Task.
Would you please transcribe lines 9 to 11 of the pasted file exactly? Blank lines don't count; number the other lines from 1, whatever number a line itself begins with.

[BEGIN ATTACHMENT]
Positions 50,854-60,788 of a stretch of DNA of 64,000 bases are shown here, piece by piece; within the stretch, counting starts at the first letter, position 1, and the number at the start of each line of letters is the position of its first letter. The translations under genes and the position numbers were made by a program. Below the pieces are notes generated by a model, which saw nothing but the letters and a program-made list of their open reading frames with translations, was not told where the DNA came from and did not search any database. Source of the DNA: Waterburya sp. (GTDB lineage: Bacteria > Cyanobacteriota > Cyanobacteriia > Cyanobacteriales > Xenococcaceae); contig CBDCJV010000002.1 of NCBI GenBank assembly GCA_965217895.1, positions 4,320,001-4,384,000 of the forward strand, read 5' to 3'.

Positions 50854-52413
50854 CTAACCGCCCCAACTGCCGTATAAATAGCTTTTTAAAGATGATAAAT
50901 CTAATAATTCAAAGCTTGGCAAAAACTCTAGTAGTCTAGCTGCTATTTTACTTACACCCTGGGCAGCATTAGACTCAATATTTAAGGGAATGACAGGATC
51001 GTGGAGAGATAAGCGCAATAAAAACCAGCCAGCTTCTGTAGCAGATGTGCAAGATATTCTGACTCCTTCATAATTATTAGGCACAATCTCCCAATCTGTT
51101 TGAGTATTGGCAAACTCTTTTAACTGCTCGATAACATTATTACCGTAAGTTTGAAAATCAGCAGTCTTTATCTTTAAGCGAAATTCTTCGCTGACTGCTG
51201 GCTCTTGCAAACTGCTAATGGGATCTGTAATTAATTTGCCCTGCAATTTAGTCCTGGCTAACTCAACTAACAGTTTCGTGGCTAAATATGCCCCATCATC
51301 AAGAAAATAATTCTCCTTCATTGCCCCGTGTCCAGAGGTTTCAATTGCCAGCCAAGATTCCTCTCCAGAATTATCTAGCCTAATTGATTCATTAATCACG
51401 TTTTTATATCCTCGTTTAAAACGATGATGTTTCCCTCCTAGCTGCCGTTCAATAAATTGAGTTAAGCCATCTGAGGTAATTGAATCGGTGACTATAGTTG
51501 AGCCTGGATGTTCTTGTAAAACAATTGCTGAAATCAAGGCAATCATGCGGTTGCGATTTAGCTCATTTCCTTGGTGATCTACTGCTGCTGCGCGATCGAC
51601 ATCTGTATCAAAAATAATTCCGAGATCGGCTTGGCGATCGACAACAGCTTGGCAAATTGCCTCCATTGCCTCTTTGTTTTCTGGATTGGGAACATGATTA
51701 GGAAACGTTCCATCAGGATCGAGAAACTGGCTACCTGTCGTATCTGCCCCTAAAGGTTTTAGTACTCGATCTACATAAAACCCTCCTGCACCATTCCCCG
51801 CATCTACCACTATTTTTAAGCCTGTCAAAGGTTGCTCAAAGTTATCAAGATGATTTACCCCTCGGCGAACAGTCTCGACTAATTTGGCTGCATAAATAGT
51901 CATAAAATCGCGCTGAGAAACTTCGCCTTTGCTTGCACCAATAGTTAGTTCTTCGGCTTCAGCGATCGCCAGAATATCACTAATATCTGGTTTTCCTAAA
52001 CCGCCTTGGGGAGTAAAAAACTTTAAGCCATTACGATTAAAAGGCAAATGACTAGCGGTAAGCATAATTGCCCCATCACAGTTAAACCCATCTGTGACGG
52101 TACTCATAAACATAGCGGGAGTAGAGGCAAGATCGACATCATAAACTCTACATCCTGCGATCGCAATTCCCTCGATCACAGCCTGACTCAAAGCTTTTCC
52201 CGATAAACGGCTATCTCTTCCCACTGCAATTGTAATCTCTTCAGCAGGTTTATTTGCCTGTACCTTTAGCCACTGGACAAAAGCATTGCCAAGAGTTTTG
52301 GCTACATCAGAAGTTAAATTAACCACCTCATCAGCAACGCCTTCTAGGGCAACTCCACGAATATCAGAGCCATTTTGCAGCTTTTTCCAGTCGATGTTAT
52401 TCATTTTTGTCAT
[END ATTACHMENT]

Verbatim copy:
51401 TTTTTATATCCTCGTTTAAAACGATGATGTTTCCCTCCTAGCTGCCGTTCAATAAATTGAGTTAAGCCATCTGAGGTAATTGAATCGGTGACTATAGTTG
51501 AGCCTGGATGTTCTTGTAAAACAATTGCTGAAATCAAGGCAATCATGCGGTTGCGATTTAGCTCATTTCCTTGGTGATCTACTGCTGCTGCGCGATCGAC
51601 ATCTGTATCAAAAATAATTCCGAGATCGGCTTGGCGATCGACAACAGCTTGGCAAATTGCCTCCATTGCCTCTTTGTTTTCTGGATTGGGAACATGATTA